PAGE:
There is no guarantee that salaries/posts will need to be cut.

Depending on how long things drag on circumstances may change but posting as if it's a certainty that any particular course of action will definitely be taken without detailed knowledge of those circumstances is, with respect, stupid.
 

LowLevel

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99 seems an awful lot, what are their occupations?

Most will be caterers on board the trains and in the cafés. Then there's loco and carriage engineering staff who undertake a lot of contract work as well as maintaining the railway's own home fleets. Then there are a small team of operations staff who supplement the volunteer staff when it comes to operating the railway, being able to provide drivers, guards, signalmen, control staff etc, as well as cleaning carriages, ordering and distributing supplies and stores to the stations and other areas and numerous other jobs. The railway operates trains most days now between service trains, charters and testing/project work, the volunteer workforce isn't able to keep up.

Then there's a volunteer/paid staff mix of management and projects staff.

A lot goes on behind the scenes at the GCR - it doesn't have the usual dependence on tourists in the summer that you see elsewhere, and does a lot of trade in the week hiring out the line.

It's balance sheet is a lot healthier than other lines too.

You don't see much of a demarcation between the paid and volunteer staff. It's quite common to have mixed groups undertaking tasks, everyone has the same goal of working for the railway in mind. You'll get volunteers in charge of work being done by paid staff, mixed train crews with some being paid and others not and so on.
 

duffield

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...

A lot goes on behind the scenes at the GCR - it doesn't have the usual dependence on tourists in the summer that you see elsewhere, and does a lot of trade in the week hiring out the line.
...

Yes, it also seems to be pretty busy with passengers during off-season weekends, running a fairly intensive services and dining trains; I get the impression quite a lot of people from the local area visit fairly regularly.
 

geoffk

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Interesting to see this information about different railways as I'm a member of only one. Does anyone have a figure for donations received by heritage railways since the Covid crisis began? I've seen figures in magazines for ten individual lines, mostly the larger ones, and these add up to around £2 million, so I guess £5m or more could have been raised, including things like on-line auctions.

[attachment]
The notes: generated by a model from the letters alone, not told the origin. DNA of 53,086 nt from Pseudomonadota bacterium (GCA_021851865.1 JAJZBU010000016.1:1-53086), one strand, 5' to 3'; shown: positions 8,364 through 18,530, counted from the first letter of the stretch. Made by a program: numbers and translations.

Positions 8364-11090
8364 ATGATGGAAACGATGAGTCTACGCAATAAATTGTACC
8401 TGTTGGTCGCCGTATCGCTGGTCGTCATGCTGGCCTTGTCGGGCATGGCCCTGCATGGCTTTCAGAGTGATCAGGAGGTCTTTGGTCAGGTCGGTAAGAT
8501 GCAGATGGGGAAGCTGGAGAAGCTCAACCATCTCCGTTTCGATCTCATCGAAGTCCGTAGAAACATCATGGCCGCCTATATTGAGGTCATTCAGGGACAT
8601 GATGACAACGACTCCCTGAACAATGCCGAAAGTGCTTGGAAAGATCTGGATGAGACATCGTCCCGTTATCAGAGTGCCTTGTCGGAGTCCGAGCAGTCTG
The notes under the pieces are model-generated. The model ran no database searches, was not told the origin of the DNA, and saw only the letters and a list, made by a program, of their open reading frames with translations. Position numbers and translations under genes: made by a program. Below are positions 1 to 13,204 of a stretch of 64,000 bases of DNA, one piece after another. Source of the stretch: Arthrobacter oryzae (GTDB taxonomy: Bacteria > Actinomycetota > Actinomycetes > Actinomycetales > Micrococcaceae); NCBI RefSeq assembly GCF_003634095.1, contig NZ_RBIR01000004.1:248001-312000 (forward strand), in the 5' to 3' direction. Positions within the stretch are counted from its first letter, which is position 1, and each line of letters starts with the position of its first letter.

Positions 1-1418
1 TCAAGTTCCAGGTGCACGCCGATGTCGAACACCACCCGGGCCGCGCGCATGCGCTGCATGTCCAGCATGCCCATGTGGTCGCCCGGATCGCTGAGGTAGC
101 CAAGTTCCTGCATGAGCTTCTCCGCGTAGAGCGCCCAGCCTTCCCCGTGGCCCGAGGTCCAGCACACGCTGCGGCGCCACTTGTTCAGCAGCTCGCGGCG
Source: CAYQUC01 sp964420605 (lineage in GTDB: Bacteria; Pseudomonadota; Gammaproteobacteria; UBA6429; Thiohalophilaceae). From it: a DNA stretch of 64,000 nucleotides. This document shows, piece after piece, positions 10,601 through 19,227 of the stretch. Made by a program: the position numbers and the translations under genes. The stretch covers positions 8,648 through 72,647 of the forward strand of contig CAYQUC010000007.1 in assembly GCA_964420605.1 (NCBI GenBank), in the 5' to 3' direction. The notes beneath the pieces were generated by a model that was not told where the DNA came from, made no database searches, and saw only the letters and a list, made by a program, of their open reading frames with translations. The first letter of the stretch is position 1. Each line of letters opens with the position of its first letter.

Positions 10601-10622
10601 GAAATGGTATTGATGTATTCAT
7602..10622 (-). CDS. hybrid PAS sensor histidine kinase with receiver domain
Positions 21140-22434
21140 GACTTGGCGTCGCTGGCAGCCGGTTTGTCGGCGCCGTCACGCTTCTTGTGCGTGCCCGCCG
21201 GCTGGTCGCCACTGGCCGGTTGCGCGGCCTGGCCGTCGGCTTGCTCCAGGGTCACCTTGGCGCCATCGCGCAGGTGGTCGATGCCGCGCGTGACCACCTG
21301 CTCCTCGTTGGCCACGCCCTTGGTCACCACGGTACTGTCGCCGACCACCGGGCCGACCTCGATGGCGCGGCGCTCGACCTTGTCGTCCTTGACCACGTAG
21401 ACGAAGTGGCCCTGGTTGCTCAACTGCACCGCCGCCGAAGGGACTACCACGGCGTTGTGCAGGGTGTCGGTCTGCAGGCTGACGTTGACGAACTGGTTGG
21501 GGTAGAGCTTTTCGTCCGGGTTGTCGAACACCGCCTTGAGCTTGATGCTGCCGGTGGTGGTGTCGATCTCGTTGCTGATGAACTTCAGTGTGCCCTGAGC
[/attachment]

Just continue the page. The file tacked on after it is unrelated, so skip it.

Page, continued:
Titfield

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You don't see much of a demarcation between the paid and volunteer staff. It's quite common to have mixed groups undertaking tasks, everyone has the same goal of working for the railway in mind. You'll get volunteers in charge of work being done by paid staff, mixed train crews with some being paid and others not and so on.
From a legal point of view there must be a tangible distinction between the work carried out by a volunteer and a paid member of staff. If there is not the volunteer would be at liberty to make a claim for wages at the same rate as the paid member of staff received.
 

LowLevel

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From a legal point of view there must be a tangible distinction between the work carried out by a volunteer and a paid member of staff. If there is not the volunteer would be at liberty to make a claim for wages at the same rate as the paid member of staff received.

I suspect it is quite technical and far from clear cut and in any case being at liberty to potentially make a claim is far apart from actually making one - you'd have to be pretty undesirable to try in the case of a heritage railway where you effectively are paid in your own satisfaction in indulging a hobby.

Not to mention there are plenty of cases whereby people undertake the same work for different pay - I work as a train guard but my job title is something different. If I work 2A01 one day, I get my wages at the end of the month. If there is a guard shortage and 2A01 is covered by a manager the next day doing effectively the same job, I don't get paid the manager's rate of pay by means of compensation.

Equally on the heritage railway an employee with a host of duties attached to the job title 'operations assistant' which could include cleaning, stock ordering, driving a train, shunting or guarding a train could be working on train A as a guard on a busy high season day. I don't see how it follows that the guard on train B who volunteers solely as a guard would be entitled to the operations assistant's wage, or indeed that of the guard on train C which might be covered by the operations manager on a different rate of pay again.
 

Titfield

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The answer to the examples you have given lie in the fact that a job description invariably includes a phrase along the lines of "and any other task commensurate with the succesfull fulfilment of the role". Carrying out some working at a "lower level or grade" when required is not an issue.